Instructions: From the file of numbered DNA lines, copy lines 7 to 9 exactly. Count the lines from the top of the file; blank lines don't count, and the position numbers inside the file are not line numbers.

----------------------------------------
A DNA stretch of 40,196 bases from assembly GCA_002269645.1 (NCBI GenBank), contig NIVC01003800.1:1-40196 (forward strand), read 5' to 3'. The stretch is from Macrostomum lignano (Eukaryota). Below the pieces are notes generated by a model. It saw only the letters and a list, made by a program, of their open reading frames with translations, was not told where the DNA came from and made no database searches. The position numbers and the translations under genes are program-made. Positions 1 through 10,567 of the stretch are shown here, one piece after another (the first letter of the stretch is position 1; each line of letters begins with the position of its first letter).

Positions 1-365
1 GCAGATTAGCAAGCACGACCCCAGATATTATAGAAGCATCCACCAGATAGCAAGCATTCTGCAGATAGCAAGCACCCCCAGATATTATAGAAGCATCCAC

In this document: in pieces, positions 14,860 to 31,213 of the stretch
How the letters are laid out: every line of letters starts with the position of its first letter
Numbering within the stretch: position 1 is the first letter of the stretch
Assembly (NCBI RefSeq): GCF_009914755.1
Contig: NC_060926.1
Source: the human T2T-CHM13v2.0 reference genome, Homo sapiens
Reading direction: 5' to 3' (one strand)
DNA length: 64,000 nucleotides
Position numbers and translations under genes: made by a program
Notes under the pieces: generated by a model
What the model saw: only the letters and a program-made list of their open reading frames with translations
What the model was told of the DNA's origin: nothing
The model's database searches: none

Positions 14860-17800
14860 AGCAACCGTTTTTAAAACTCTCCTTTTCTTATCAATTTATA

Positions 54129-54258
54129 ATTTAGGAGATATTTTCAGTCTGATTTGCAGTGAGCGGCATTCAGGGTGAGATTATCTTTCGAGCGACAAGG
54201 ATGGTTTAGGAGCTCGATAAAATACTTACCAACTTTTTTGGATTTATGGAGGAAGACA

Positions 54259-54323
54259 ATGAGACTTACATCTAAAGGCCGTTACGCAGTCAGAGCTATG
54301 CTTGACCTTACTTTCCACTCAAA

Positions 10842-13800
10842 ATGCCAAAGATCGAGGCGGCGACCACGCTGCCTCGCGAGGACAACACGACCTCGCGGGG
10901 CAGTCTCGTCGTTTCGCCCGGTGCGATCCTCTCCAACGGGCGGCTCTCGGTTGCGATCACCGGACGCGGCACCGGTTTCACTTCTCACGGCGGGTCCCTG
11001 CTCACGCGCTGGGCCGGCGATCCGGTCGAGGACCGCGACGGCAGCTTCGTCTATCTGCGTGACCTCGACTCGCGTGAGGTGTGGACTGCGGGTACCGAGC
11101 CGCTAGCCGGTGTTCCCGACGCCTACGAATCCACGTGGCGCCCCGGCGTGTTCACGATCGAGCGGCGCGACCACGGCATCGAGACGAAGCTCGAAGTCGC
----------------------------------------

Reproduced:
Assembly (NCBI RefSeq): GCF_009914755.1
Contig: NC_060926.1
Source: the human T2T-CHM13v2.0 reference genome, Homo sapiens